Causation has traditionally been analyzed either as a relation of nomic dependence or as a relation of counterfactual dependence. I argue for a third program, a physicalistic reduction of the causal relation to one of energy-momentum transference in the technical sense of physics. This physicalistic analysis is argued to have the virtues of easily handling the standard counterexamples to the nomic and counterfactual analyses, offering a plausible epistemology for our knowledge of causes, and elucidating the nature of the relation between (...)
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  • Causes as Probability Raisers of Processes.Jonathan Schaffer - 2001 - Journal of Philosophy 98 (2):75-92.
    The leading accounts of the nature of causation divide into probability-raising and process-linkage views. On the probability-raising view, causation is rooted in the comparative probability of the effect with the cause versus without. On the process-linkage view, causation is rooted in the existence of a connecting line from cause to effect. I propose a third alternative which synthesizes these views while solving their problem cases. On this alternative, causation is rooted in the comparative probability of the connecting line to the (...)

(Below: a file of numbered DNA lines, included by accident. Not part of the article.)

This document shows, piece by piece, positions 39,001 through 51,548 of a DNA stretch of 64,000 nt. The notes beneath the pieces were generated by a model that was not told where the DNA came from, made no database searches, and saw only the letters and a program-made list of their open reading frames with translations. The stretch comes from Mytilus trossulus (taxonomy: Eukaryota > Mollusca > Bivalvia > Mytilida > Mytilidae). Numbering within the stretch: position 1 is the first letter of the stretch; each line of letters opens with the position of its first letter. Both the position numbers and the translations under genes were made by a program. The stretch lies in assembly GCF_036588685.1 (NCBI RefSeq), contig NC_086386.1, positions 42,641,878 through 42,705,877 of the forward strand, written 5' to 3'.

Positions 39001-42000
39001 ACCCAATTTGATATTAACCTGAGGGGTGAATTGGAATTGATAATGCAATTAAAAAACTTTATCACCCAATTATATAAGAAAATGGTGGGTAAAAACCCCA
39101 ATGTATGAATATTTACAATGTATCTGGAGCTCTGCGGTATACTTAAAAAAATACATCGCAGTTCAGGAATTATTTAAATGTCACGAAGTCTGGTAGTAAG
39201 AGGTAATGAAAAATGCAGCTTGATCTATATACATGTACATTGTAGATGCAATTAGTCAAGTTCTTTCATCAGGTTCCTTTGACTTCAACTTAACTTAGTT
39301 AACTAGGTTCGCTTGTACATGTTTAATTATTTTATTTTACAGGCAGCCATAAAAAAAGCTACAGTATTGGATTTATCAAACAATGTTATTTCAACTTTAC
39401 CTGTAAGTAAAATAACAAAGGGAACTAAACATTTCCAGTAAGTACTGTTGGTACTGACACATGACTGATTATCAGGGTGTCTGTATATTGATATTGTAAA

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  • The Interventionist Account of Causation and Non-Causal Association Laws.Max Kistler - 2013 - Erkenntnis 78 (1):1-20.
    The key idea of the interventionist account of causation is that a variable A causes a variable B if and only if B would change if A were manipulated in the appropriate way. This paper raises two problems for Woodward's (2003) version of interventionism. The first is that the conditions it imposes are not sufficient for causation, because these conditions are also satisfied by non-causal relations of nomological dependence expressed in association laws. Such laws ground a relation of mutual manipulability (...)